The housing factors creating the perfect storm

Selina Claxton 2019, Housing, News and Media, Opinion Pieces and Public Commentary

Talking Point: The housing factors creating the perfect storm

Margie Law, The Mercury

April 29, 2019

 

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TASMANIA’S housing crisis has been in the news a lot lately.

Actually, it has made the news for many years because this “crisis” has been going on for years. Unfortunately, it has become the normal state of affairs for too many Tasmanians.

For years, Tasmania’s housing trends showed the direction we were heading. Waiting times for public housing going up, not down. Government support for low-income households in private rentals going down, not up. And the number of applicants housed flat-lining.

Every year, Anglicare Tasmania counts the properties listed for rent across the state on one weekend and checks whether they are affordable and appropriate for people on low incomes.

Our Rental Affordability Snapshot released today shows the number listed over the past seven years has dropped from almost 3000 statewide to just 1000 — a 60-per-cent reduction.

Median rents in the South rose 9 per cent in the past year, with $20 to $50 a week increases on average in Hobart city, Kingston, Glenorchy and the Eastern Shore.

For households on the lowest incomes, the increase in rent means less food on the table, turning off the heaters in winter and children going without.

House sale prices are at record highs and more than a third of cheaper rentals are being rented by higher income households.

Everyone is feeling the squeeze to get a roof over their heads.

All these factors have come together like a perfect storm.

No wonder there are 1600 Tasmanians homeless on any one night and more than 3000 households each waiting a year or more for public housing.

For those who either do not have a home or who are about to lose their home (because the owner is choosing to sell, renovate or enter the short-stay accommodation market), there are just not enough properties available — even if they decide to enter rental stress and pay half their income or more on rent.

And the private market will not throw a rescue rope as it is incentivised to make profits, not to deliver affordable homes.

And there you have the crux of the matter. People who own a home and choose to rent it out want to maximise their profits. Where does this leave people whose income severely limits the amount they can pay?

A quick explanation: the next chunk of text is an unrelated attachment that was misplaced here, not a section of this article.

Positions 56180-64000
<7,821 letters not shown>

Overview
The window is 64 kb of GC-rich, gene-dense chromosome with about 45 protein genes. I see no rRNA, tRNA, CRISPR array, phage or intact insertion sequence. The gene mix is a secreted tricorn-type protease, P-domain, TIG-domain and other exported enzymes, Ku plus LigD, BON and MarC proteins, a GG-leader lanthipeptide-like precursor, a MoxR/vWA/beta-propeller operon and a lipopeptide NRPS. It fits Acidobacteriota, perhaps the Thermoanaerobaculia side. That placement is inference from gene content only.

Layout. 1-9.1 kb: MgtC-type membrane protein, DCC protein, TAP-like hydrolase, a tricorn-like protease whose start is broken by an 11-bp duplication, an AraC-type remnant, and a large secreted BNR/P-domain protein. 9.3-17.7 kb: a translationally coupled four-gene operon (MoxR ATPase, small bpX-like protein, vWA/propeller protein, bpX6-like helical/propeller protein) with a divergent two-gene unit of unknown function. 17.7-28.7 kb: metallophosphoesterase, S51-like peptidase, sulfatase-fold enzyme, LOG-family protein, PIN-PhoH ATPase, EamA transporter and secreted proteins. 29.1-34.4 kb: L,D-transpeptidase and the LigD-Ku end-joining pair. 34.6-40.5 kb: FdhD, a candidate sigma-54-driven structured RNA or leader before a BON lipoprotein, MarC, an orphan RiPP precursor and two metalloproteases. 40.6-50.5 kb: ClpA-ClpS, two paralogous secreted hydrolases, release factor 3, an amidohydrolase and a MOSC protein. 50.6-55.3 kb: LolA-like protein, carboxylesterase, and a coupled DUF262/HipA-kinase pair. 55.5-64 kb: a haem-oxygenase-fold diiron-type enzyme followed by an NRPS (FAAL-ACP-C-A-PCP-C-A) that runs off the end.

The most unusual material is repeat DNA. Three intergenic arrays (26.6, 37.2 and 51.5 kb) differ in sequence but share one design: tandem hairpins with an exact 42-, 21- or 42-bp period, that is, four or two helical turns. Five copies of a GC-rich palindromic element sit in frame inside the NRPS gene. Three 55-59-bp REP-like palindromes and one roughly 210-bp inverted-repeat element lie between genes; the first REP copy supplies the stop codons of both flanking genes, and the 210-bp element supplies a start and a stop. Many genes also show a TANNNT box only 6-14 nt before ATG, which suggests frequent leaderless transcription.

Take Anglicare client Paul for example. He is a young man who lives with his mum in Hobart.

He is ready to move out but can only afford to pay $160-a-week rent because he relies on the Disability Support Pension.

The 30 affordable private rental properties advertised on the Snapshot weekend were all at the other end of the state. If Paul moved there to search for affordable housing, he would have nowhere to live while he was looking, nor the support he needs from family and friends.

He would also have to give up the uni course he is doing that is only available in Hobart.

Paul has teamed up with a mate to look for a house they can rent together, but it has not brought them any closer to finding a property.

“We were told we were in a group of 40 shortlisted for the property out of 120 applications. But we haven’t got an offer of a lease. Even if we cut back on other things so we can pay higher rent, it seems nothing is available for us,” Paul said.

In 2015, the Government released its 10-year Affordable Housing Strategy.

It says its first action plan is on target to help 1600 households into affordable housing.

The second action plan, recently released, aims to help a further 2000 households. Anglicare welcomes the additional crisis accommodation services and land releases planned.

But it is not going to be enough. It will not solve the housing shortage.

University of Tasmania researchers say greater Hobart alone needs 1400 more homes each year.

Anglicare calls on the State Government to radically increase investment in affordable housing.

Repaying our historic housing debt to the Commonwealth, which reduces our housing budget by $16 million each year, should be managed in a way that still allows Tasmanians to be appropriately housed.

We should also be using the money earned from a boom in conveyancing (stamp duty), which came about because of buoyant private property housing sales.

And we need to insist that a percentage of all new building developments include affordable housing.

While Tasmanians couch surf, sleep in cars, camp in tents or go without food and heating to pay the rent, the Government can and must use all policy and budget levers possible. Anything less is failing.